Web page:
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DDCMP and 68302

Started by Unknown August 15, 2018
Does anyone know anything about DDCMP and the 68302 chip.  We have some software that uses it in asynchronous mode over RS485 and we want to see if we can emulate the DDCMP behaviour on another product without the 68302 micro so that we can communicate with the existing product but from a new device with a different microprocessor. 

The 68302 manual says that in asynch mode when it's looking for the start of a message that it looks for one of SOH, ENQ or DLE characters.  Since these characters can occur within a message, merely searching for one of these characters isn't sufficient and it must be using a timeout as well but the 68000 manual doesn't say anything about that.

Does anyone know if it's possible to emulate DDCMP on a micro using an ordinary uart?
On 16/08/2018 10:32 am, gp.kiwi@gmail.com wrote:
> Does anyone know anything about DDCMP and the 68302 chip. We have some software that uses it in asynchronous mode over RS485 and we want to see if we can emulate the DDCMP behaviour on another product without the 68302 micro so that we can communicate with the existing product but from a new device with a different microprocessor. > > The 68302 manual says that in asynch mode when it's looking for the start of a message that it looks for one of SOH, ENQ or DLE characters. Since these characters can occur within a message, merely searching for one of these characters isn't sufficient and it must be using a timeout as well but the 68000 manual doesn't say anything about that. > > Does anyone know if it's possible to emulate DDCMP on a micro using an ordinary uart? >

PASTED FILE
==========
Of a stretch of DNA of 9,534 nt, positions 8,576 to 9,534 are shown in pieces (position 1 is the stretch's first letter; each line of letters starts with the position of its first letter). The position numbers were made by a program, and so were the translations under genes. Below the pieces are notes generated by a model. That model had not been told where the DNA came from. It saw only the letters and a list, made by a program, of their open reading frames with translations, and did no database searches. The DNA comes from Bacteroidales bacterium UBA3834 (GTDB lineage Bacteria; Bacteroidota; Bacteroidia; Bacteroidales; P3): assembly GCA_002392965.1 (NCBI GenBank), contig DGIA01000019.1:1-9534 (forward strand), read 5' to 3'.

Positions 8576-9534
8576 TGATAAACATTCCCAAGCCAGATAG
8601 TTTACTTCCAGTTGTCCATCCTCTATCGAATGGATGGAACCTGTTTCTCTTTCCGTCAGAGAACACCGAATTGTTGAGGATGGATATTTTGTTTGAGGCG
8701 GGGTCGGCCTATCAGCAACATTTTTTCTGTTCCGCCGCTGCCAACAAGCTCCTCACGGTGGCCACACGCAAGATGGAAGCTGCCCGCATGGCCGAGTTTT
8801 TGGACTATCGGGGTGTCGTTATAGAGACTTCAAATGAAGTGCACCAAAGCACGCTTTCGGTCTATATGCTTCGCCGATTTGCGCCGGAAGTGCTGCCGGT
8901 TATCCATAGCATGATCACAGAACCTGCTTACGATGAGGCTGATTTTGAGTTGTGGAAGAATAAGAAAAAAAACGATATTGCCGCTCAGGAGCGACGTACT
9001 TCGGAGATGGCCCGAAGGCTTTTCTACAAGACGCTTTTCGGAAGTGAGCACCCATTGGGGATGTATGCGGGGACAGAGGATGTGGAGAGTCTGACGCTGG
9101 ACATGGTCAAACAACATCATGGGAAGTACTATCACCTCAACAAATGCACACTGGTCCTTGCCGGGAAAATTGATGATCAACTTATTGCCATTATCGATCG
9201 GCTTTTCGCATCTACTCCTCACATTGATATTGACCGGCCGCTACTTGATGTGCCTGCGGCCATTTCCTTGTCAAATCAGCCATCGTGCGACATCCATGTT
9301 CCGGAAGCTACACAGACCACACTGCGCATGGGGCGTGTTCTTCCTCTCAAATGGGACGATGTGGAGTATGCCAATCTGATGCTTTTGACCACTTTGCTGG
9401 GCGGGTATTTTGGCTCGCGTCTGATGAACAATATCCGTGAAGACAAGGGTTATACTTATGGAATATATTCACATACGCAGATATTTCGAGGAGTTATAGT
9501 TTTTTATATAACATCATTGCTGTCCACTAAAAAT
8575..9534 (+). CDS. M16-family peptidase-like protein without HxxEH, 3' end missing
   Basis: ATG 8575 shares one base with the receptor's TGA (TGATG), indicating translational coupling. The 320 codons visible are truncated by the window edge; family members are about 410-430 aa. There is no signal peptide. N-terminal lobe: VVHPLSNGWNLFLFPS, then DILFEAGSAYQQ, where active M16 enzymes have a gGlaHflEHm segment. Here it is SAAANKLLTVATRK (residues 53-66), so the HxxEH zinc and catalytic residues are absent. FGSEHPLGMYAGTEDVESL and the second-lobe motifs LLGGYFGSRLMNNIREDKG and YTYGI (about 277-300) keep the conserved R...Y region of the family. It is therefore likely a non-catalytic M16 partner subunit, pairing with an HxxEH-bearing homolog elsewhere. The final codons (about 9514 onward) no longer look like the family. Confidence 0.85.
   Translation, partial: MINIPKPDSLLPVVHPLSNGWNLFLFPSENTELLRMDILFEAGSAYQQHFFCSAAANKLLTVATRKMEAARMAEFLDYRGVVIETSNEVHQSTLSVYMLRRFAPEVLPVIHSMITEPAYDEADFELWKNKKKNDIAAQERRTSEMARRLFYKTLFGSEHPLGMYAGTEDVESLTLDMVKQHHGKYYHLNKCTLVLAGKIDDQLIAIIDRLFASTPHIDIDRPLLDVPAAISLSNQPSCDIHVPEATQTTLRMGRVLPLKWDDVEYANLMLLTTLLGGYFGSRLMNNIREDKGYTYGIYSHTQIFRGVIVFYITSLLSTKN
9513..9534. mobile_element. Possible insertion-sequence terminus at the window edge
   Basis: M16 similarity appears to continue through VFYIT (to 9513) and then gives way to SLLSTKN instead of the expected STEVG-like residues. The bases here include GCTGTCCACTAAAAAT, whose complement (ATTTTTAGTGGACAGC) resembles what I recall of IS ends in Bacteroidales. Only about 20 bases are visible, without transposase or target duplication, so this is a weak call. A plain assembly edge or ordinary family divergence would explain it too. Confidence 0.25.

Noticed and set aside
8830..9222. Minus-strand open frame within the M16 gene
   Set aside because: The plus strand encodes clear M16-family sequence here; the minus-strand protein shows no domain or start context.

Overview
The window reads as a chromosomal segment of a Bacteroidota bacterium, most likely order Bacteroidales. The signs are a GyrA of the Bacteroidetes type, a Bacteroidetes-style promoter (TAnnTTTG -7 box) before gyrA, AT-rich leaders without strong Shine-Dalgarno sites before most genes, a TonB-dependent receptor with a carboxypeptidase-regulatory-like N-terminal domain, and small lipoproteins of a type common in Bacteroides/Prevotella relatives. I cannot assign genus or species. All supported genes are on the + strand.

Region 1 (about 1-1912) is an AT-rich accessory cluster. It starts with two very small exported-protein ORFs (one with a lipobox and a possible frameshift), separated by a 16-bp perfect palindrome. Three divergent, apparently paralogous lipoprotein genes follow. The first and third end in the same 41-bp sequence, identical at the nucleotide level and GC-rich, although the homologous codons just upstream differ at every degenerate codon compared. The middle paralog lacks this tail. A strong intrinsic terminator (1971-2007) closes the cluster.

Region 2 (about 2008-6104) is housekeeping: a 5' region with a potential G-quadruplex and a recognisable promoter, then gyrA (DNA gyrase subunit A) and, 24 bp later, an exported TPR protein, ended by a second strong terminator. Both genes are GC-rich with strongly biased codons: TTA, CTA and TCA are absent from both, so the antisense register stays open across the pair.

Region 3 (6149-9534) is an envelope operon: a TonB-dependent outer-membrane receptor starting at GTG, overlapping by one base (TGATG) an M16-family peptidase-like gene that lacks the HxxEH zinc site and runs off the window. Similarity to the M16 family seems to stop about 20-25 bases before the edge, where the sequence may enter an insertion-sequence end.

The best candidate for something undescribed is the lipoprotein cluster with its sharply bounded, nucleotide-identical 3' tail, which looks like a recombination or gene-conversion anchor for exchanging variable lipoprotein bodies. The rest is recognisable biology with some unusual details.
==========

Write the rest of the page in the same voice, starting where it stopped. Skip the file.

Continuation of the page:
The spec (or a version of it) appears to be here: http://decnet.ipv7.net/docs/dundas/aa-d599a-tc.pdf Page 34 talks about framing the packets on an asynchronous links. The general gist is that once the start character is found (SOH, ENQ, DLE) is found the packet will follow a fixed format. If you find a start character the middle of a packet (for example), then the CRC will fail and you're required to follow the protocol and request a retransmit or other remedy to resynchronise. This should be relatively straight forward to implement with almost any async serial interface. -- Cheers, Chris.
On Thursday, August 16, 2018 at 5:15:32 PM UTC+12, Chris wrote:
> The spec (or a version of it) appears to be here: > > http://decnet.ipv7.net/docs/dundas/aa-d599a-tc.pdf > > Page 34 talks about framing the packets on an asynchronous links. The > general gist is that once the start character is found (SOH, ENQ, DLE) > is found the packet will follow a fixed format. > > If you find a start character the middle of a packet (for example), then > the CRC will fail and you're required to follow the protocol and request > a retransmit or other remedy to resynchronise. > > This should be relatively straight forward to implement with almost any > async serial interface.
ok, thanks.
On 08/16/18 12:30, gp.kiwi@gmail.com wrote:
> On Thursday, August 16, 2018 at 5:15:32 PM UTC+12, Chris wrote: >> The spec (or a version of it) appears to be here: >> >> http://decnet.ipv7.net/docs/dundas/aa-d599a-tc.pdf >> >> Page 34 talks about framing the packets on an asynchronous links. The >> general gist is that once the start character is found (SOH, ENQ, DLE) >> is found the packet will follow a fixed format. >> >> If you find a start character the middle of a packet (for example), then >> the CRC will fail and you're required to follow the protocol and request >> a retransmit or other remedy to resynchronise. >> >> This should be relatively straight forward to implement with almost any >> async serial interface. > > ok, thanks.
I would probably implement that as a simple state machine. Scan for a start of frame and start again if you see another within the frame. However, depending on the frame format, controls such as sof are often escaped if they appear within the data portion of the frame... Chris